Voter-approved pension cuts were the first wave of court cases after public pension investment funds had huge losses in a stock market crash a decade ago, creating the need for big bites out of government budgets to pay alarming debt.
Ballot measures in cities large and small were overturned by the courts, from a blunt-force cap on annual payments to CalPERS in Pacific Grove to a stark choice for employees in San Jose: pay more for pensions earned in the future or begin earning a smaller pension.
The local measures ran afoul of the “California Rule,” a series of state court rulings believed to mean the pension offered at hire becomes a vested right, protected by constitutional contract law, that can only be cut if offset by a comparable new benfit, erasing any savings.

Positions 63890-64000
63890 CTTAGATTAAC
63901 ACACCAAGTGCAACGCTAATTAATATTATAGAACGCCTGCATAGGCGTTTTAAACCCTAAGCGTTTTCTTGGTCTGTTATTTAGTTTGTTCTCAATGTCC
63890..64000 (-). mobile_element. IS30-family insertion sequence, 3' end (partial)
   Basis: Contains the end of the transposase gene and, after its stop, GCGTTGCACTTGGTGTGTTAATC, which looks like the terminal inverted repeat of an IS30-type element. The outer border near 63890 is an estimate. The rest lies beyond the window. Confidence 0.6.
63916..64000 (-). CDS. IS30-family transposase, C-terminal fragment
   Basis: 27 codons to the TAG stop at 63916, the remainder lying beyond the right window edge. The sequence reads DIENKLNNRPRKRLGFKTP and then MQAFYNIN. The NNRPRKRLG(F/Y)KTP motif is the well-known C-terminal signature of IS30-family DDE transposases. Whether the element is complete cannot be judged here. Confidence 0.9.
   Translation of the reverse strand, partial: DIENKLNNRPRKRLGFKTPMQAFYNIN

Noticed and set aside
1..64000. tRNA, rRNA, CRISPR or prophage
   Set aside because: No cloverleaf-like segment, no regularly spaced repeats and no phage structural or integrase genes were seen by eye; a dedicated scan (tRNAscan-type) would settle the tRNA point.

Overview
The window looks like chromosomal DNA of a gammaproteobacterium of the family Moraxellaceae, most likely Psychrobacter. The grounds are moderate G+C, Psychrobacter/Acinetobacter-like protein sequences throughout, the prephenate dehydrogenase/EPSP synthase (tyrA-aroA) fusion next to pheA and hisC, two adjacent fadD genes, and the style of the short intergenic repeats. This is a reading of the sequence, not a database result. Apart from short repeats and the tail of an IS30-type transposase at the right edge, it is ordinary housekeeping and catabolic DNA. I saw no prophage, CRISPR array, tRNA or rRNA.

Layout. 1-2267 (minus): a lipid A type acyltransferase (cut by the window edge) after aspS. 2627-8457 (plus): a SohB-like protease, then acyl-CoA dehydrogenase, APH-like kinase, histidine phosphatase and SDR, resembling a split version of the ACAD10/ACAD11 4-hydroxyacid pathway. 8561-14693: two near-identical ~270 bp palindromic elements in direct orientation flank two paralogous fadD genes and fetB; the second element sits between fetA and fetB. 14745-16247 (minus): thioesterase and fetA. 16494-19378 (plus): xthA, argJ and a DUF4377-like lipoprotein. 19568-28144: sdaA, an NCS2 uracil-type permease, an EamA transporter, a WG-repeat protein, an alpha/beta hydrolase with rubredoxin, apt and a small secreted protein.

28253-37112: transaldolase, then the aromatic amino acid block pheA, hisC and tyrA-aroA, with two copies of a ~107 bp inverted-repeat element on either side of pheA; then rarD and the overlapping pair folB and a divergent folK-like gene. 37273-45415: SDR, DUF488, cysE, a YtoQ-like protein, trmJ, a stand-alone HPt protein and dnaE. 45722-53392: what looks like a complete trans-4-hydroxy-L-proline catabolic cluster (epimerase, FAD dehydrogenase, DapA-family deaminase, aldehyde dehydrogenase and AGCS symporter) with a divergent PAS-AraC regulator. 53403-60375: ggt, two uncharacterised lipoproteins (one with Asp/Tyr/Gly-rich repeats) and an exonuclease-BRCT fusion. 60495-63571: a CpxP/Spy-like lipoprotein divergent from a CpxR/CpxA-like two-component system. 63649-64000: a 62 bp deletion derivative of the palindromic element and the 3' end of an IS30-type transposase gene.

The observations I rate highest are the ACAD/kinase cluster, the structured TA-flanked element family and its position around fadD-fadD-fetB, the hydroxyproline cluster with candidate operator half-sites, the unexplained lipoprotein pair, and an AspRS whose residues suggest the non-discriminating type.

A unanimous appeals court panel ruling in 2015 that overturned a San Francisco ballot measure cutting a supplemental cost-of-living adjustment for city pensions was based on one of the key California Rule issues.
“This diminution in the supplemental COLA cannot be sustained as reasonable because no comparable advantage was offered to pensioners or employees in return,” said the ruling in the San Francisco case.
Then a year later in a Marin County case another unanimous appeals court ruling, like the San Francisco ruling citing more than a dozen previous rulings, followed its presumably logical legal path to an opposite conclusion.
“There is no absolute requirement that elimination or reduction of an anticipated retirement benefit ‘must’ be counterbalanced by a ‘comparable new benefit,’” said the Marin ruling.
The Marin case is part of a new wave of court challenges to pension cuts, this time to fringe parts of the Public Employees Pension Reform Act (PEPRA) pushed through the Legislature by former Gov. Jerry Brown that took effect on Jan. 1, 2013.